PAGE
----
NY Times: UNSC resolution may be best step to resolve Israeli-Palestinian conflict

Despite Obama’s efforts, the paper said, he “may be presiding over the death of the two-state solution.”

March 14, 2016 17:34
1 minute read.
US President Barack Obama

US President Barack Obama addresses United Nations General Assembly. (photo credit: REUTERS)


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A non-binding United Nations Security Council resolution on the two-state solution may be the next best step in resolving the Israeli-Palestinian conflict, stated a New York Times editorial published on Monday.

“There are several options, but the best may be a resolution that puts the United Nations Security Council on record supporting the basic principles of a deal covering borders, the future of Jerusalem, Palestinian refugees, security and land swaps, but not imposing anything on the two parties,” the editorial stated.

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It spoke disparagingly of the possibility that Prime Minister Benjamin Netanyahu, Palestinian Authority President Mahmoud Abbas and US President Barack Obama could make peace in the near future.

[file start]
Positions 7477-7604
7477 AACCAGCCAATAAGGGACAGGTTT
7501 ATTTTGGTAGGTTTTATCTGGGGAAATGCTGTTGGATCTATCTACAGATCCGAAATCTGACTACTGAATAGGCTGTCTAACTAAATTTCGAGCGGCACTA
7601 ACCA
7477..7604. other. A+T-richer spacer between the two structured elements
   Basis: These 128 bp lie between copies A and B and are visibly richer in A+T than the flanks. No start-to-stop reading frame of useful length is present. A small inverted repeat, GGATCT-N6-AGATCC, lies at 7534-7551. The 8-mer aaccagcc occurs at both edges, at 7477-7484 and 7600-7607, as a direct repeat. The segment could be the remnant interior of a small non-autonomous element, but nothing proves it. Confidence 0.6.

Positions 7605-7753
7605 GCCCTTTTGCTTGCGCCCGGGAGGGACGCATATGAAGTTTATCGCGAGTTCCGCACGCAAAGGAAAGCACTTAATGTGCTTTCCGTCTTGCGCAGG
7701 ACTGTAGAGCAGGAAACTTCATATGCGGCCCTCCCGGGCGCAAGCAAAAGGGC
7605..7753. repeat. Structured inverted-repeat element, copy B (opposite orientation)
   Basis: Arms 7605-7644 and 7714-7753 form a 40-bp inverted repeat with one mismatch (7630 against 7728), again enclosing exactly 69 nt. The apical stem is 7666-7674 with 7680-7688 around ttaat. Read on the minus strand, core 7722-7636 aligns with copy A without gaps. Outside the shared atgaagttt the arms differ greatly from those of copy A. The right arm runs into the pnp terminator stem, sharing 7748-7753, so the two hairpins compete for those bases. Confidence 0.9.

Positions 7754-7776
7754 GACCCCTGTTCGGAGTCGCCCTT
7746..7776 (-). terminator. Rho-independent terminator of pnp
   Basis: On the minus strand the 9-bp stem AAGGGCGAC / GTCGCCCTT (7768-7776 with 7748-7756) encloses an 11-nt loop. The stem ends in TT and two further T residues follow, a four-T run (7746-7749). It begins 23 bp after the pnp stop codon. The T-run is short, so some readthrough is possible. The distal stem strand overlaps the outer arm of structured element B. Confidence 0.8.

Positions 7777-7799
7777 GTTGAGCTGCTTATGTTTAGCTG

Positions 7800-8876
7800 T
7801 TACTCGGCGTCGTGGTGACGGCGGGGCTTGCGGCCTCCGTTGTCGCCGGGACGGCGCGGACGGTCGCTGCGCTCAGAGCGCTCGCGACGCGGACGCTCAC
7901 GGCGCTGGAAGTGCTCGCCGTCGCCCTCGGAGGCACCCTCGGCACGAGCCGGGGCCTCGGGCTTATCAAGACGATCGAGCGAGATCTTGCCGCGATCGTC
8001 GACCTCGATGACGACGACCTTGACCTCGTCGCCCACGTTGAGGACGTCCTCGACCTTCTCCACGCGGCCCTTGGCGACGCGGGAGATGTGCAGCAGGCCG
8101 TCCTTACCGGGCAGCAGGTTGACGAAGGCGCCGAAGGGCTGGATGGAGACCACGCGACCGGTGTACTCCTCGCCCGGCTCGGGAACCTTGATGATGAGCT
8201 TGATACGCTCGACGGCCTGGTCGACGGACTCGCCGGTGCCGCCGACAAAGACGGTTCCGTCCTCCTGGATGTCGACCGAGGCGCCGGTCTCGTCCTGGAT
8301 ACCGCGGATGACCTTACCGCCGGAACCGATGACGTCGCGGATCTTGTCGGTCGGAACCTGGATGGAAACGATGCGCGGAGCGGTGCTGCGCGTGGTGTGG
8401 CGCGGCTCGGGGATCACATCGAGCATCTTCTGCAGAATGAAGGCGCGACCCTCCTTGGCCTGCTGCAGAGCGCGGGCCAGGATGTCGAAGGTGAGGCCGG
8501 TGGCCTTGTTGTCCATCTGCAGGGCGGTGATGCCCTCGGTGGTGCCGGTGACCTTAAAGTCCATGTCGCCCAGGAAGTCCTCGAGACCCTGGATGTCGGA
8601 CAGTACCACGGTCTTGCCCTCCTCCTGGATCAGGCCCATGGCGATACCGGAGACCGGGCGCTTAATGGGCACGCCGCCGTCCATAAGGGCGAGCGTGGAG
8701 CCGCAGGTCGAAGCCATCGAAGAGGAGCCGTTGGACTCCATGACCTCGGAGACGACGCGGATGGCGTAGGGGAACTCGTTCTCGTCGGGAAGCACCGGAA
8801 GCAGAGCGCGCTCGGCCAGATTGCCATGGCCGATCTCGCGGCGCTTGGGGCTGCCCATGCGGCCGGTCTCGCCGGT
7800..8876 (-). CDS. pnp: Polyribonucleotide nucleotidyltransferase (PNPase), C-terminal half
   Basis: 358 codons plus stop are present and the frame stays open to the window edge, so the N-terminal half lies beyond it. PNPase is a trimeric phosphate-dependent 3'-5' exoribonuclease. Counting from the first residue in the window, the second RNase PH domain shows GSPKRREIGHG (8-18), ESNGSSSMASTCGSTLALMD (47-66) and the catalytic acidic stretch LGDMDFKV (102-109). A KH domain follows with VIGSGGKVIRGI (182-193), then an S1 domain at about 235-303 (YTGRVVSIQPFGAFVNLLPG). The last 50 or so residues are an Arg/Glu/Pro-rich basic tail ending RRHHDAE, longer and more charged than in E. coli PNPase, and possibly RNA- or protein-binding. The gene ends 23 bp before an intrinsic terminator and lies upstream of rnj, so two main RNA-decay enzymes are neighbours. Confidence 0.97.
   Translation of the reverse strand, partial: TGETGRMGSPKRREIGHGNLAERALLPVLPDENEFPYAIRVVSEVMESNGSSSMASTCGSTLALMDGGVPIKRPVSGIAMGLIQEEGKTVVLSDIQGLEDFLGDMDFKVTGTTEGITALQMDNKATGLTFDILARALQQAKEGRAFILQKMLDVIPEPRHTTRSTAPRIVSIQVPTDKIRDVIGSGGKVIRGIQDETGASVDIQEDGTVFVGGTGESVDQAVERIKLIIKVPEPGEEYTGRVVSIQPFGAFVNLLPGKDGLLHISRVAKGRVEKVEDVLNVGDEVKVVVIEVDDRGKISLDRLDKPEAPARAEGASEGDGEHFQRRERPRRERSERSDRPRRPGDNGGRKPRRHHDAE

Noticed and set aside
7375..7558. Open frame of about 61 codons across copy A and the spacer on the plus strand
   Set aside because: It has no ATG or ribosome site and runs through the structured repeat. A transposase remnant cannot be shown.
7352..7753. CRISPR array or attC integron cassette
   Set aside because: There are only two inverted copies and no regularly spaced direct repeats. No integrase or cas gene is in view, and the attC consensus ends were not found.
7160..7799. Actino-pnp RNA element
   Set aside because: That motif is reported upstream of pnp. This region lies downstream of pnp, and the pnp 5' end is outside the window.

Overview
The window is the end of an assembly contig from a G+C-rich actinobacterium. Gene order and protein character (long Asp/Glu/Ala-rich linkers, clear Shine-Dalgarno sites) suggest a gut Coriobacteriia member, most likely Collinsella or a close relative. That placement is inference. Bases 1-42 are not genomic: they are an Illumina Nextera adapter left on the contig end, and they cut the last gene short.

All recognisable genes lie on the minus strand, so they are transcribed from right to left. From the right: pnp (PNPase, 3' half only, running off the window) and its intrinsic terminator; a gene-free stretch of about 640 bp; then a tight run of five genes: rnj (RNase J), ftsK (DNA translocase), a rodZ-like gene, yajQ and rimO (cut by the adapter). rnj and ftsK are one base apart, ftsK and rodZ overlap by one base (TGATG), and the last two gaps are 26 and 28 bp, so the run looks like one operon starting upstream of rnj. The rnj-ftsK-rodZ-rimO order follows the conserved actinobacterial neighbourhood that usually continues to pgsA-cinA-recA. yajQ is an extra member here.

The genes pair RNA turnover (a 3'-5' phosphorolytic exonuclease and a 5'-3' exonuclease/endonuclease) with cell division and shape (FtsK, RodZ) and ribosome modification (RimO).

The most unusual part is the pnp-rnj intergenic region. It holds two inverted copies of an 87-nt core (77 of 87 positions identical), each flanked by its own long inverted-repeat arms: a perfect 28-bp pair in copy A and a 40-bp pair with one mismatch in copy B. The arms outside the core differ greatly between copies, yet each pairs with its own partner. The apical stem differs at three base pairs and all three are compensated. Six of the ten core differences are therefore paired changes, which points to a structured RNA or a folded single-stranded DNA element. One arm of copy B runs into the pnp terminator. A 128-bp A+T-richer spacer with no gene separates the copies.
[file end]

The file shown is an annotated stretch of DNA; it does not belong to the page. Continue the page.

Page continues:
The paper stated that Netanyahu had “never shown a serious willingness” to progress toward a peace deal, “as is made clear by his expansion of Israeli settlements, which reduce the land available for a Palestinian state.”

It described Abbas as “a weak and aging leader who has given up on peace.”

Despite Obama’s efforts, the paper said, he “may be presiding over the death of the two-state solution.”

A US push for a security council resolution, even one such as the New York Times proposed, would mark a break from the Obama Administration's position that direct talks between the two parties was the best way to resolve the conflict and arrive at a two-state solution.

Last fall, however, US officials in Washington said that the president did not expect to arrive at a two-state solution by the time he leaves office in January 2017. Since then the US has pushed for a plan that would move the process forward so that the next administration could best arrive at a two-state solution.

In the absence of a US led peace process, France on Monday unveiled for the European Union its plan to jump-start the peace process by holding a multilateral peace conference this summer.

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